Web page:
About twenty songs (almost half the songs on the CDs) are sung to tunes that are usually associated with these songs. In each of these cases Harry's texts are extremely complete. At one time, songs such as The Female Drummer, Two Jolly Butchers, The Maid of Australia, Miss Doxy (Walter Pardon's Bright Golden Store), The Bonny Labouring Boy, The Fowler, Ekefield Town, Jack Tar Ashore, The Bold Drover, The Grand Hotel (usually called Down By the River Side or The Lily-White Hand), Adieu to Old England and The Bonny Bunch of Roses were, I suggest, extremely widely-known over a large area of England, their very popularity fixing their tunes in the collective memory. We are told that one of these songs, The Bonny Labouring Boy, was brought to Catfield by a visiting Irish labourer and, again, I am reminded of Walter Pardon who believed that many of his songs had been brought to Norfolk by visiting Irishmen.
Four of the remaining songs - Bound to Be a Row, I Had an Old Hoss, Alone, Alone in London and Where the Shamrock Grows - are either from the Music Halls or from the Minstrel Shows, and it's a joy to hear Harry laughing his way through There's Bound to Be a Row, a song which he clearly enjoyed singing. The same may be said of The Happy Family where, again, Harry can be heard enjoying the humour of the song. Most of Harry's songs tell stories. These songs are often long and Harry treated them with quiet dignity, letting the story slowly unfold in the singing. According to Paul Marsh, Harry felt it was important for a song to have a meaning and believed that the song should speak for itself. Gestures and expressions, or "fancies" as he called them, whilst singing were unnecessary. But, Harry clearly enjoyed singing humourous songs. So why are there so few recordings of these? Have these been overlooked by the collectors? Or did Harry, in fact, have few such songs in his head?
A final half-dozen songs - The Green Mossy Banks of the Lee, The Watercress Girl, Blackberry Fold, The Lost Lady Found, Coming Home from the Wake and The Poor Smuggler's Boy - are, I feel, slightly problematical, as regards their tunes. (And, I am saying this because the song notes seem to pay little regard to Harry's tunes).
When I recorded Johnny Doughty singing The Watercress Girl I checked other collected sets and, as expected, found that they all seemed to share a common tune. The song is not that old and was probably quickly spread around the country via the Music Halls. But, Harry's tune is different. True, at times it is just about possible to make out the odd musical phrase that is common to the standard tune. But, as I say, it is, basically, different. And the same goes for the other songs that I have listed above in this final half-dozen. They all seem, to my ears at least, to share some musical qualities that somehow link them all together. Was this, I wonder, something from Harry himself? Or did the other Sutton singers have a pool of musical ideas - conscious or unconscious - which transformed tunes into a form that was popular with the singers? Some of Harry's other songs, which are not included on these CDs, also seem to belong to this group. I would dearly love to know what others think about this and, hopefully, somebody with a better grasp of melody than myself may, one day, come up with some answers.
So, how should we regard Harry Cox today?
Harry was one of a group of singers from the area around Catfield. Only a handful of recordings exist from some of these other singers, and so we are unable, really, to place Harry fully in context. We just don't know how all the other singers sang. Harry was very good at using subtle melodic ornamentation at key points of his songs. Was this something unique to Harry, or can the same be said of the other singers? I have already queried the fact that Harry's known repertoire - certainly his recorded repertoire - is heavily biased towards folksongs . Clearly, Harry and his companions did sing a lot of these type of songs. But, did they sing anything else, any other types of songs? Have collectors, over the years, stressed the importance of folksongs to Harry, so that he came to feel that these were the songs that he should sing to his transient visitors? Perhaps we should ask Leslie Shepard if the ten songs that he recorded were offered, unprompted, by Harry. Or did Harry sing other items that have been left off the CDs? If this is the case, then who made the choice of just what material should, and should not, have been included? So, can we truly say that we can fully understand Harry's importance? Somehow, I don't quite think that we can.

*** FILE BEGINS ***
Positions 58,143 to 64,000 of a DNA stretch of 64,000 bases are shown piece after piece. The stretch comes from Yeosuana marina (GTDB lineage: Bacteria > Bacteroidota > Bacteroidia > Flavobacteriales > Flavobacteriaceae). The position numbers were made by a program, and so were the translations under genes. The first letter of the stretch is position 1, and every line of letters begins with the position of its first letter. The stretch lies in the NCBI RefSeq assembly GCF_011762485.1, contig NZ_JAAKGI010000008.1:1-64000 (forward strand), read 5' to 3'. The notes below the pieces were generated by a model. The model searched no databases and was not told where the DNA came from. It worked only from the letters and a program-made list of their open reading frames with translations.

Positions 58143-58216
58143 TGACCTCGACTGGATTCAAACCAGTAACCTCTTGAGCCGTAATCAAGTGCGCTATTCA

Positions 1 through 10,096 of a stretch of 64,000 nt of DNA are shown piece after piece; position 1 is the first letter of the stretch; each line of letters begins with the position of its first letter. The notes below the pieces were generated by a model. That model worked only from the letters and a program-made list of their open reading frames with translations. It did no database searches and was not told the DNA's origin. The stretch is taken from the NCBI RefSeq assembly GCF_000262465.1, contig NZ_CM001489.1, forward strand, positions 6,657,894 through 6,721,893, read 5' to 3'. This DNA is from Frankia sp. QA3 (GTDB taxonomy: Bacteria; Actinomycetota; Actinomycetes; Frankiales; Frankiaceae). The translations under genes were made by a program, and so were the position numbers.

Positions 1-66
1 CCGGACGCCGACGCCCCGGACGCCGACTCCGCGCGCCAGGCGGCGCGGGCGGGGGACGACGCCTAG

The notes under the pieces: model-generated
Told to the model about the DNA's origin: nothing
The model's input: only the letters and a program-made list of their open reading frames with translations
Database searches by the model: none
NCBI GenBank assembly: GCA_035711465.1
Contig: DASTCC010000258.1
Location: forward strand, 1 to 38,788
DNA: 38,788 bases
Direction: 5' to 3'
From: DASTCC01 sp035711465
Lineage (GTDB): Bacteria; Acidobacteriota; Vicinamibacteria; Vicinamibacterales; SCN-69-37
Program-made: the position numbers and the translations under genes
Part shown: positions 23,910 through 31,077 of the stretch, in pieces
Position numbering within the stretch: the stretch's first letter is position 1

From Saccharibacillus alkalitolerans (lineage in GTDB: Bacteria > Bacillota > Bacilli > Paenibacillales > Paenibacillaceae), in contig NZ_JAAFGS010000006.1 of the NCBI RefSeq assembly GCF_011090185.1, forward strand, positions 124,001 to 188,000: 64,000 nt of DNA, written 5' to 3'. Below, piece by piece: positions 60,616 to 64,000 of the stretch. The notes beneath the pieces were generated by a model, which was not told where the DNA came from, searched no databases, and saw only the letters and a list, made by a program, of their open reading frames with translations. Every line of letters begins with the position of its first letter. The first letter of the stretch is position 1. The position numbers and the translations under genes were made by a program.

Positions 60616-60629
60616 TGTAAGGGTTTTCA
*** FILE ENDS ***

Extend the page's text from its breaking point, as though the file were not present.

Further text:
Judging by his recordings he was a wonderful singer with a large and fascinating repertoire. Some of his songs - and probably not as many as some people have suggested - entered the repertoires of revival singers. One song, The Black Velvet Band, even entered the top-twenty. But, I do not think that we can say that he was a better or more important singer than, say, Sam Larner or Walter Pardon. In their own ways, all folksingers are important.
Having said all of the above, I must stress that Harry Cox: The Bonny Labouring Boy is a highly important issue for the folk-world. Indeed, it may well turn out to be one of the most important sets ever to have been issued.
Peter Coleman's comment about Harry being "like a Colossus above them all", is, of course, a misquote from Shakespeare. It continues with the line concerning, lesser men, scurrying about to seek dishonourable graves. Paul Marsh, Reg Hall, Steve Roud, Chris Heppa and all the people mentioned in the CD's acknowledgments should be extremely pleased that all their efforts have, finally, born fruit; and, unlike those lesser men , should be only too happy to hold their heads up high. No dishonourable graves for them!
Mike Yates - 1.12.00